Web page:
"If...we are willing to work for it, and fight for it, and believe in it, then I'm absolutely certain that generations from now, we will be able to look back and tell our children that this was the moment when we began to provide care for the sick and good jobs for the jobless; this was the moment when the rise of the oceans began to slow and our planet began to heal; this was the moment when we ended a war and secured our nation and restored our image as the last best hope on earth."

from Afghan Journal:

How many al Qaeda can you live with ?

(A box of  'Super Osama bin Laden" candles bought at a bazaar in Kandahar)

(A box of 'Super Osama bin Laden" candles bought at a bazaar in Kandahar)

A furious debate has raged for several months now whether it makes sense for the United States to throw tens of thousands of  soldiers at a handful of al Qaeda that remain in the Afghanistan-Pakistan theatre, nine years after launching the global war on terrorism.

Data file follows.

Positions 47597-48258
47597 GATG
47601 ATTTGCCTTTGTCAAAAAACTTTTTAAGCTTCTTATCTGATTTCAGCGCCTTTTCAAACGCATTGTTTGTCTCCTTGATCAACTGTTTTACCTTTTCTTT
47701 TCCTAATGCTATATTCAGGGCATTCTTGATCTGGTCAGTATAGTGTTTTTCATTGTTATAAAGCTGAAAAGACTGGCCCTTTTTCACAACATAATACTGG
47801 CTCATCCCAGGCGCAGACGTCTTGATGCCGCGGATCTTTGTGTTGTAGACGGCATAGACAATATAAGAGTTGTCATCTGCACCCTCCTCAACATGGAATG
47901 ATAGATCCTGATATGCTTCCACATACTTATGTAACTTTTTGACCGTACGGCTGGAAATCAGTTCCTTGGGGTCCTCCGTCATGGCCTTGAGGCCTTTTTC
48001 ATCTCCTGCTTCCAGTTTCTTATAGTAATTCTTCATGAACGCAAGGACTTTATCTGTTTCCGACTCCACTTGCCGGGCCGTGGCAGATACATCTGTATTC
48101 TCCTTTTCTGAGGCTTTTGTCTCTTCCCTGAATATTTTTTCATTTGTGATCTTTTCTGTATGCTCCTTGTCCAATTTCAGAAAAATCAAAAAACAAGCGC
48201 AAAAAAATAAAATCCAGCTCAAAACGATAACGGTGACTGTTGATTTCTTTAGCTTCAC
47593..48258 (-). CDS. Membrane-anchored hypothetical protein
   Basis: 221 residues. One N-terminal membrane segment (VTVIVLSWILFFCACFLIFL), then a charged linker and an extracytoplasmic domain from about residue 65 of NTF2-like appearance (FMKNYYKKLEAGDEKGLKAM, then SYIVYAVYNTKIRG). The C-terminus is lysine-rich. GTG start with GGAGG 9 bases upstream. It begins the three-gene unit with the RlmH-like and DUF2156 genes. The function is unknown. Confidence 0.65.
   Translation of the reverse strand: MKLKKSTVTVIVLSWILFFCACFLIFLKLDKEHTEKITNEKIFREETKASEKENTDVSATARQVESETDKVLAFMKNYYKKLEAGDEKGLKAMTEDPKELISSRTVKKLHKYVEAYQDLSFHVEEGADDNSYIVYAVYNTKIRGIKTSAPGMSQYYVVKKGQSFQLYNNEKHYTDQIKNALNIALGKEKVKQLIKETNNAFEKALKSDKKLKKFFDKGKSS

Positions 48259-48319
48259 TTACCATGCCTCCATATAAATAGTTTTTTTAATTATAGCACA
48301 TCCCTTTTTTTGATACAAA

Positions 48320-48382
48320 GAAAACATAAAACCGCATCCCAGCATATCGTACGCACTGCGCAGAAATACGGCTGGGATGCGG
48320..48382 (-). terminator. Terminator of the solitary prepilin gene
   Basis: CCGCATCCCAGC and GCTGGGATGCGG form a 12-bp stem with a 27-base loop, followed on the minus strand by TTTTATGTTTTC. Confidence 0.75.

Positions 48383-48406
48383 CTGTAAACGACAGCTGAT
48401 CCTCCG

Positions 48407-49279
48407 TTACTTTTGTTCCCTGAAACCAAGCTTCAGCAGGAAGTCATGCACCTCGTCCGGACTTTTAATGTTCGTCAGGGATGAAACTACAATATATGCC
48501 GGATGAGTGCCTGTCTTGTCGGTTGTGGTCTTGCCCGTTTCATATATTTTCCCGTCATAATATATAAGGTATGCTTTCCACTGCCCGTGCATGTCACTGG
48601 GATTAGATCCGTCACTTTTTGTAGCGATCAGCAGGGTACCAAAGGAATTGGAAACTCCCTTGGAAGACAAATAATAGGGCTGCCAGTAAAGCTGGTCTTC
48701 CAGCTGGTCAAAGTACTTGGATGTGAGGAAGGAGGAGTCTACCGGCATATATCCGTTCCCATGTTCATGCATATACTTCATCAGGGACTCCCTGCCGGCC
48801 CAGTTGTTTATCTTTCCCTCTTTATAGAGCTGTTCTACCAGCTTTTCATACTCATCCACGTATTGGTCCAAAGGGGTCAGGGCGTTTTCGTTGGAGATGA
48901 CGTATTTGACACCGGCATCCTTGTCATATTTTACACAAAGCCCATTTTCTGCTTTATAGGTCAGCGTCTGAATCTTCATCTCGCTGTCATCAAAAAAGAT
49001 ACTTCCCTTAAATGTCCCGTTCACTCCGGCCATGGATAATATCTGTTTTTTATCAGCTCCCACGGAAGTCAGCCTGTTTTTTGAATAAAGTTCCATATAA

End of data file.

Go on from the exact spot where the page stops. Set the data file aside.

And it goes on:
CIA director Leon Panetta  told ABC News in June thatal-Qaeda’s presencein Afghanistan was now “relatively small … I think at most, we’re looking at maybe 50 to 100.” And in nextdoor Pakistan, arguably the more  dangerous long-term threat, there were about 300  al Qaeda leaders and fighters, officials separately estimated.

from The Great Debate:

The U.S. war in Iraq is over. Who won?

The end of America's combat mission, after seven and a half costly years, has raised questions that will provide fodder for argument for a long time to come: Was it worth it? And who, if anyone, won?

It's too early to answer the first question, according to U.S. Secretary of Defense Robert Gates, a man of sober judgment. "It really requires a historian's perspective in terms of what happens here in the long run ... How it all weighs in the balance over time remains to be seen."

from The Great Debate:

U.S. aid, Israel and wishful thinking

In June 1980, when an American president, Jimmy Carter, objected to Jewish settlements in Israeli-occupied territories, the Israeli government responded by announcing plans for new settlements. At the time, settlers numbered fewer than 50,000.

In 2010, another American president, Barack Obama, is calling for an end to settlements he considers obstacles to peace between Israel and the Palestinians. Israeli authorities responded by announcing new ones, illegal under international law. Settlers now number close to half a million.